Pirates

Boiling Point

They say laughter is the best medicine and well, world, I’m dying here. I need my medicine. I need to laugh. I need to be entertained, but it seems every time I try to chuckle these days, someones standing right there to make me feel bad about it. Over the last few weeks in this column, I’ve mostly pointed the finger at big corporate entities bowing to some outside force, whether it’s a perceived notion that they must be politically correct to the point of being historically incorrect or whether it’s removing a joke that probably cost thousands of dollars to animate to not offend a small handful of people in a far off land with a disease that’s rapidly disappearing. Today, I point my finger elsewhere. I point it at you. I point it at them. I point it at us, a society that has lost its sense of humor – and that is a damn shame.

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After leaving the Bourne franchise behind, Paul Greengrass made Green Zone (which might as well have been called The Bourne Historical Rewrite) and has been attempting to get his Martin Luther King, Jr film Memphis off the ground with Scott Rudin. As it turns out, Rudin may have something different in mind. According to Deadline Mogadishu, Greengrass has been offered the directing job for the Somali pirate movie based on Richard Phillips’s memoir “A Captain’s Duty.” The book chronicles his experience as the skipper of the Maersk Alabama, which was taken by Somali pirates. Phillips was held hostage before being rescued by Navy SEALs. Tom Hanks has signed on to star. This project has been percolating at the script phase for a year and a half, and there’s an honest question about whether the subject matter is all that compelling. At the very least, it’ll be culturally fascinating to see a boom in Navy SEAL movies coming out all around the same time, and Christmas Entertainment also has a Somali pirate movie called Dawn on the Gulf of Aden in development. Otherwise, the main question is how much shakier Greengrass’s camera would be on the open ocean.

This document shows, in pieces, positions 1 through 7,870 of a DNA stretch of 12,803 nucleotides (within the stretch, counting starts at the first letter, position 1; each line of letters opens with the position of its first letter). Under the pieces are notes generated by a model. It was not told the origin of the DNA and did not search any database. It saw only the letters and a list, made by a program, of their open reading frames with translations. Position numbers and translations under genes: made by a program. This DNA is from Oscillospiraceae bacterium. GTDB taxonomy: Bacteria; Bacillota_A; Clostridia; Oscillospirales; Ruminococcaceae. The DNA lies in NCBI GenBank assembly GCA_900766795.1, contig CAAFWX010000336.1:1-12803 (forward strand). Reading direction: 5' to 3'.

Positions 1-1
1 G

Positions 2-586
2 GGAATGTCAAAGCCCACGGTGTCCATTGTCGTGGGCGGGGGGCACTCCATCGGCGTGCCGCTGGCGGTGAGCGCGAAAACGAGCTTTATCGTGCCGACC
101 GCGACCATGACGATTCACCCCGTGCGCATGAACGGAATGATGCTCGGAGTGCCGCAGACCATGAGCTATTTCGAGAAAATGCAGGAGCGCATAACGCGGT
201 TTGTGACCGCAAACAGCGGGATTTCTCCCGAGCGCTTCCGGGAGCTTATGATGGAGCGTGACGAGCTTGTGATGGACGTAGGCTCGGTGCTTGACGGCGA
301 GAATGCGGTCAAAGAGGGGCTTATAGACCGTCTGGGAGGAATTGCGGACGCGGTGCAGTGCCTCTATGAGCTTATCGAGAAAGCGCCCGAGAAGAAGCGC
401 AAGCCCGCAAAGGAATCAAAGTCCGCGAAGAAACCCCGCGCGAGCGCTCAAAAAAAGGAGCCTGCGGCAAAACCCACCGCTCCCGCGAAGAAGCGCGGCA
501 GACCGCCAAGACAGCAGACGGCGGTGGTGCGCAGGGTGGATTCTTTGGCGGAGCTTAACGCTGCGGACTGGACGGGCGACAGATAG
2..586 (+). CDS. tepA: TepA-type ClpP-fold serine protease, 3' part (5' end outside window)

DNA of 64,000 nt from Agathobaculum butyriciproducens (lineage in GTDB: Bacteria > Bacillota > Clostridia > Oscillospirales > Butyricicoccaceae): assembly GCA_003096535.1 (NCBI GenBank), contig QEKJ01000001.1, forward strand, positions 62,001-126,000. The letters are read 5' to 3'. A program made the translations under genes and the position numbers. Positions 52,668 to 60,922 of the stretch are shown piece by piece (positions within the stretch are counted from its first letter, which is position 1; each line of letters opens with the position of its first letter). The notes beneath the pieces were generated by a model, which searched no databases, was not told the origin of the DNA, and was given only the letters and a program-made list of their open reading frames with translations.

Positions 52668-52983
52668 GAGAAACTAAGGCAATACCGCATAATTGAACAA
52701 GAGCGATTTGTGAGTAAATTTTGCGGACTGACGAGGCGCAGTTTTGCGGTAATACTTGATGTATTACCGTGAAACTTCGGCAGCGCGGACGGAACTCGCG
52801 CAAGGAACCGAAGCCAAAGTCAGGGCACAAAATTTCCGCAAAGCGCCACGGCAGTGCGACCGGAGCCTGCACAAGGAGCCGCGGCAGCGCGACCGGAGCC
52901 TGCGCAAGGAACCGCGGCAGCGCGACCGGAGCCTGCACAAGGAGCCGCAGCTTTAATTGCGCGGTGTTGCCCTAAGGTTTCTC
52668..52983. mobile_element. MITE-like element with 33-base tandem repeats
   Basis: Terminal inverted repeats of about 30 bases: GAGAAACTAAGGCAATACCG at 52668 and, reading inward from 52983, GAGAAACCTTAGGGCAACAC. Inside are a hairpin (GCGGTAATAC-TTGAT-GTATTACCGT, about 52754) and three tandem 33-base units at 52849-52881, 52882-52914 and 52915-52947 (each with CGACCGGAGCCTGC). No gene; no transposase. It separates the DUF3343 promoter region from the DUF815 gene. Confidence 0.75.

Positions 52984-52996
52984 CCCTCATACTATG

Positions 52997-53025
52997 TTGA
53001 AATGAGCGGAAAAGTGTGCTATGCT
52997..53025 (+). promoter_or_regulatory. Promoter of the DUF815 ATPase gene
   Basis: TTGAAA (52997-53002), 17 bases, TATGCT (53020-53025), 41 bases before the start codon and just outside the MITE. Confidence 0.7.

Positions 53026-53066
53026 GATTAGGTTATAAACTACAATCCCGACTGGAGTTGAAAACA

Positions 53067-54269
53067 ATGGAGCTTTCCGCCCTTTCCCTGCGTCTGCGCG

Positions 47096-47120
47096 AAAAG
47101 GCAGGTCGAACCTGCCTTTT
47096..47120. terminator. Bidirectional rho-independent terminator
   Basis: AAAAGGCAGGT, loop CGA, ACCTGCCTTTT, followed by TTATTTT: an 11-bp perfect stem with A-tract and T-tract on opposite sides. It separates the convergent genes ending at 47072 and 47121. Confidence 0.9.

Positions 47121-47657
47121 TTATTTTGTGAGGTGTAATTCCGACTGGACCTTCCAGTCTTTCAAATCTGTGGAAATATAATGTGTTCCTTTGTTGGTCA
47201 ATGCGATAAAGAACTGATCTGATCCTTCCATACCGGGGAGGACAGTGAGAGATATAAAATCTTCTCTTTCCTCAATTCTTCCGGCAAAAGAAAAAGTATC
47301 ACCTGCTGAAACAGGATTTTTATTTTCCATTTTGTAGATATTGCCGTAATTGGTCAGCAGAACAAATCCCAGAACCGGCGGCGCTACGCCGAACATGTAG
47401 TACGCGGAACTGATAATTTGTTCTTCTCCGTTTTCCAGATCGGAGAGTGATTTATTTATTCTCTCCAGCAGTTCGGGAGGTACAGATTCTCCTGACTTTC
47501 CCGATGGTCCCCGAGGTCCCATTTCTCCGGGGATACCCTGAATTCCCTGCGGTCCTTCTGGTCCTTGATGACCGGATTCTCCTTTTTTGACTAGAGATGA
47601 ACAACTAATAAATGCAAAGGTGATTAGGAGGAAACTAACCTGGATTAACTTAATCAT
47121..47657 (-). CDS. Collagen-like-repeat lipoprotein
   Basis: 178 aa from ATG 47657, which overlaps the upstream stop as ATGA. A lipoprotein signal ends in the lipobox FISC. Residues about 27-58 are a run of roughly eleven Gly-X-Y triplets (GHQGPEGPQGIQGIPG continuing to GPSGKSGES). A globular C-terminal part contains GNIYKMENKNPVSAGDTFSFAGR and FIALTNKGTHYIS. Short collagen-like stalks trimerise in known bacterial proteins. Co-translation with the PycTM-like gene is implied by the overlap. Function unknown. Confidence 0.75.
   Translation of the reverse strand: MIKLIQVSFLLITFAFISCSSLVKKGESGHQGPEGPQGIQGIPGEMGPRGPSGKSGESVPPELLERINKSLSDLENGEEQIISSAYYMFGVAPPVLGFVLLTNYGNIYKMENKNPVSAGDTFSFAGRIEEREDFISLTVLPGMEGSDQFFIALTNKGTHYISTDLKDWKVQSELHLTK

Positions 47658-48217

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What kind of man does Errol Flynn play in his debut on screen? The kind of man you like. A man with money. Not only did this film launch Flynn, it also launched 8 more movies where Flynn and Olivia de Havilland would share romance (and a little swashbuckling). It’s a fantastic example of the genre with big set pieces, great action, and a salty amount of fun. Oddly enough, it was also the first of 12 films where iconic director Michael Curtiz would work with Flynn, a man he hated (and who hated him right back). Funny how business works out.

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I don’t watch Spike because I didn’t date rape anyone in college, but I’m starting to think that I should. Watch the station, not date rape someone. Why? Because apparently they have a show where science (science!) determines who would win in an epic battle of the most intense warriors of all time. Now, we can report that Night at the Museum director Shawn Levy (who’s currently wrapping Real Steel) wants to bring Deadliest Warrior to the big screen.

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